i'm not insane, i insulate
please shock, i don't see at all as real
i'm the cellophane, i'm not so tame

Tonight, Ry and I went to take care of our new place, which we're moving into in like a week. A damn week is all I have left in my house where I've lived for the last 20 years. I can't believe it. Tomorrow I'm working on the place with Ry, and measuring it out, and bringing stuff from my house over. Lots of hardcore tricky stuff needs to be done. We also went to the casino, where I ended down 10 bucks over the night, but I did get 4 free diet cokes, and a wonderful new nicotine aroma (at least a 20 dollar value).

I'm growing total Deaner facial hair, at least until I can get a solid job interview. I'll have a pic in a couple days.. for it will r0x0r j00r b0x0rs d00d. Oh yes, and Miss hotness chats up mayhem like nobody else. The intrigue, it grows...

Don't tell anybody this, but work on the VMU interface for CatanDC is going well. Lots more to do, but it looks like I can get it done if I can get a couple of free evenings here and there.

My back has been feeling so bad since Monday. Thank you Aspirin + Molson for your wonderful drug interactions. Also, thank you Starbucks for keeping me up til' fricken' 3:15 in the morning.. SUMATRA RULES.

Listening To : Limblifter - Cellophane

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Just got back from the video store, returned Fubar and Doom Generation. Gee I love Rose McGowan, but some of the acting in that flick is so ... almost Ed Wood quality. Although I think that may have been the goal. And seeing Parker Posey chase them all around with a ninja sword is totally worth watching that movie.

Mom made such a nice dinner tonight, I fell asleep at like 6:30... didn't wake up again until 9:00... I love being done school.

I also met a hottie on Lavalife. We ended up chatting 'til very late last night (thus the need for an evening nap). I hope we have lots more thought provoking conversations, and maybe more.

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This is the twilight of my youth. I defended my MSc. thesis yesterday and it went really well, excellent comments were given by the examiners, and I have a very few corrections to do, and then I'm out of university. Today held some major realizations for me. Today is a day known on the University of Calgary campus as Bermuda Shorts Day. Traditionally for my group of friends and I, we went all out when we were undergrads. We all got older and wiser and lamer as we progressed into our Master's degrees (those of us who did), and BSD's haven't been the same. I decided that because this BSD would be my last, I would try and recapture that experience of getting tanked, hanging out and cruising campus for trouble. It wasn't the same, and no matter where I looked I couldn't see the place for me in all the happenings. No mech barbecue. No hot tub on the lawn. Couldn't get into the beer gardens. Nothing. I went for lunch with Ryan, and Rob and Ingrid came to join us. We watched the bands play from the grad lounge, like patrons of a zoo watching animals behind glass. I wanted to be in the zoo, but my place was as an observer rather than a participant. I was so disappointed and felt so old and lame.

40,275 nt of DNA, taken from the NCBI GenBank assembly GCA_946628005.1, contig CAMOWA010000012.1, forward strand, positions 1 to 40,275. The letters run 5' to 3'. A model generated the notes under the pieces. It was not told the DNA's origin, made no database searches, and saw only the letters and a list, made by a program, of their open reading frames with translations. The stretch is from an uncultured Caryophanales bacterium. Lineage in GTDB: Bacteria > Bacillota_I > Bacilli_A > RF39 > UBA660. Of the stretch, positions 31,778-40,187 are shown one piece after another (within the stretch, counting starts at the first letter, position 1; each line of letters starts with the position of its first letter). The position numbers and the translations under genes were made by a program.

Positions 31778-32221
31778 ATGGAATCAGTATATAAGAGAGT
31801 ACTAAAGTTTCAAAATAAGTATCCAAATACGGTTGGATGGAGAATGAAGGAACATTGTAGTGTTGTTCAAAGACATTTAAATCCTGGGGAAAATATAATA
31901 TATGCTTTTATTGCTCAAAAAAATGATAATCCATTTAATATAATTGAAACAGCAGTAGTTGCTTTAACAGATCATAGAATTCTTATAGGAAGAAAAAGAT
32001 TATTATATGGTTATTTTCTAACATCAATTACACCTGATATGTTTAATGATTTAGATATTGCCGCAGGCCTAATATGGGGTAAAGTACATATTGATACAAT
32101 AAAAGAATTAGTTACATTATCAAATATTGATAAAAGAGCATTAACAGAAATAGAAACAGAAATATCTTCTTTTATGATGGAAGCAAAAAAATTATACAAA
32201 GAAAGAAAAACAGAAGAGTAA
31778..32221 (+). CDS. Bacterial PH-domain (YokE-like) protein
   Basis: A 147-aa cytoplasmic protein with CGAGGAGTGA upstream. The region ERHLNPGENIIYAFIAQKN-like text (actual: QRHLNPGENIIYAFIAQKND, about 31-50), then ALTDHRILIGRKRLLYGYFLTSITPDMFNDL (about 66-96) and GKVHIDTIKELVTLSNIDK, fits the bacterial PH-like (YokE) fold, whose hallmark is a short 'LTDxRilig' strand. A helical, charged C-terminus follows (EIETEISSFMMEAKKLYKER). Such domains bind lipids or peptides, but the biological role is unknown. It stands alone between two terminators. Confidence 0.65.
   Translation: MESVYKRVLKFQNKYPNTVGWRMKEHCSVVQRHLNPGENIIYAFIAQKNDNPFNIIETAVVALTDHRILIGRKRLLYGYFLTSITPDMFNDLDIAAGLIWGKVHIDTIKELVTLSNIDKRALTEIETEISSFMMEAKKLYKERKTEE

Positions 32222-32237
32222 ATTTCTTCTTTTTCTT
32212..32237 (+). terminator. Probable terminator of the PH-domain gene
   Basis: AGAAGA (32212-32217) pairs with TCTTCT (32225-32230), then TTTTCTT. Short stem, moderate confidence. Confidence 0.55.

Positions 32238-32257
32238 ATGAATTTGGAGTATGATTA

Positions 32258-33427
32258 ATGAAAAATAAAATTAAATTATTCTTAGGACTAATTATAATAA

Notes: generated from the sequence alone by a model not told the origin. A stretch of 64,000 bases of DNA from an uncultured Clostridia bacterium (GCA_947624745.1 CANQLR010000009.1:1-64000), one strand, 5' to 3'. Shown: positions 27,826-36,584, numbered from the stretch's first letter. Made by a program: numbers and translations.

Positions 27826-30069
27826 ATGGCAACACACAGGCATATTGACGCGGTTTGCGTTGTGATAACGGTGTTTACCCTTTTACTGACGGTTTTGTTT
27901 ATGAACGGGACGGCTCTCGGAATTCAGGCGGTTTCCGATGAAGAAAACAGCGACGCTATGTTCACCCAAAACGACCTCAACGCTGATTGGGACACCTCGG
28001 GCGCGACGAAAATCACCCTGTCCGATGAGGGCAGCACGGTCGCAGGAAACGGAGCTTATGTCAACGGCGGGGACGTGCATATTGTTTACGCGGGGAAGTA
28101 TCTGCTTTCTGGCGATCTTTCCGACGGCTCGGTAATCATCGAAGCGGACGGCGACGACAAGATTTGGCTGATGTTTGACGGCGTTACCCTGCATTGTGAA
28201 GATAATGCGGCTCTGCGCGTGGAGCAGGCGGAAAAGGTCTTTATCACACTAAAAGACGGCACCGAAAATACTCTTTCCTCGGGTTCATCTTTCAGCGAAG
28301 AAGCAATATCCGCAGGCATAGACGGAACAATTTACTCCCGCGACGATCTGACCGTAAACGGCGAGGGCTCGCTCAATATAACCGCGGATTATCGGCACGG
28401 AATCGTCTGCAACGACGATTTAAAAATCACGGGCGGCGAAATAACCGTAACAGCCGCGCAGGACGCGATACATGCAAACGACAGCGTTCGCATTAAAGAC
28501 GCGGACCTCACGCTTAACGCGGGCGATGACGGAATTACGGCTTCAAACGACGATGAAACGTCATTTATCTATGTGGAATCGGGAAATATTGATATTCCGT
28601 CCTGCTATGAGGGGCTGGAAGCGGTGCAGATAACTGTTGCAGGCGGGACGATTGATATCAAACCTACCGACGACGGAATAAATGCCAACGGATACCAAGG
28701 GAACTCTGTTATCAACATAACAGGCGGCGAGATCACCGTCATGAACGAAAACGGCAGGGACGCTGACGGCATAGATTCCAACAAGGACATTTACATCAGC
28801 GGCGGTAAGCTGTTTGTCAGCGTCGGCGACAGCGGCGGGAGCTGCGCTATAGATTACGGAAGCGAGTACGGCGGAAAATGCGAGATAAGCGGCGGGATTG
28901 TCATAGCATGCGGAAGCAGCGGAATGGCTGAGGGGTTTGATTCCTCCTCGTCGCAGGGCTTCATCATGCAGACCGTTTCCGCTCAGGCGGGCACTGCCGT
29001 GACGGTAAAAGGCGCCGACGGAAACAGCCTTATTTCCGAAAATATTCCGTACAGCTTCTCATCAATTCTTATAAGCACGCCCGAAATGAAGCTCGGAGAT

The lesson I've learned is this, you have to enjoy youthful fun and foolishness while you're young, because you can't go back to the way things were once you've grown up. I don't fit in as a 24 year old where I once did as an 18 year old, and this is hard to take at times but it's the truth. This may not come as a surprise to you, but it came as a surprise to me. I still feel like an 18 year old kid inside. I am happy with the memories I made with my friends during my undergrad, just as I'm happy with the times we've shared during the last few years that I've been a grad student. But I've come to realize for myself that that feeling is just a memory, and it can't be recaptured, it's just something that has to be appreciated for what it was.

You can even still get tanked, still have fun and still do all the same things you did when you were 18, but it will never be the same for you as when you were 18. The feeling can be fun, the people around you can be just as awesome but it will never feel exactly the same. Instead of clinging to the old things that used to make you feel good, I think you have to find new things as you grow older, because some of these things just aren't appropriate for you when you've grown older. If you're young, go and enjoy those things to the fullest (while being somewhat careful of course :D) because they won't always be available to you. So that's my "coming of age" sentiment at the moment.

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A long time ago we used to be friends, but I haven't thought of you lately at all,
If ever again a greeting I send to you, short and sweet to the soul I intend.

So this is what I get for drinking a uberlarge coffee at 9:00 at night. So this is basically a recap of this last month when instead of blogging I've been writing a computer (or rather, Dreamcast) game that no doubt some of you have heard of from the Catan-DC link on my toolbar. My girl got sick. We haven't talked a lot. I'm not sure if she's my girl anymore, or if she's just too busy to talk to me. Whatever, this is my frustration. I nearly had a heart attack because my grades transcript shows me being 0.5 courses behind my degree requirements, I was undercredited for my reading class I took in the first year of my program. My thesis is done and circulated to the defense committee, and I'm looking for a job. Send me info on good design/petroleum engg jobs in Calgary, if you have a lead you'd like to share. I'm applying all over the place. I had a big fight with my parents and I'm moving out. I have an apartment set up with my best friend, and I'm moving in May 1st. I quit playing Street Fighter (I'm playing 1 more time, at my good friend Kevin's goodbye party, and then never again.), and managed to lose my temper and probably isolate a good chunk of my friends in the scene. I've been hanging out with my favorite ex-girlfriend a lot though, which has been very cool and has made me feel a little better about all the stuff going on. The Dandy Warhols are releasing a new album which is looking to be the awesomest thing to hit the scene in a long time.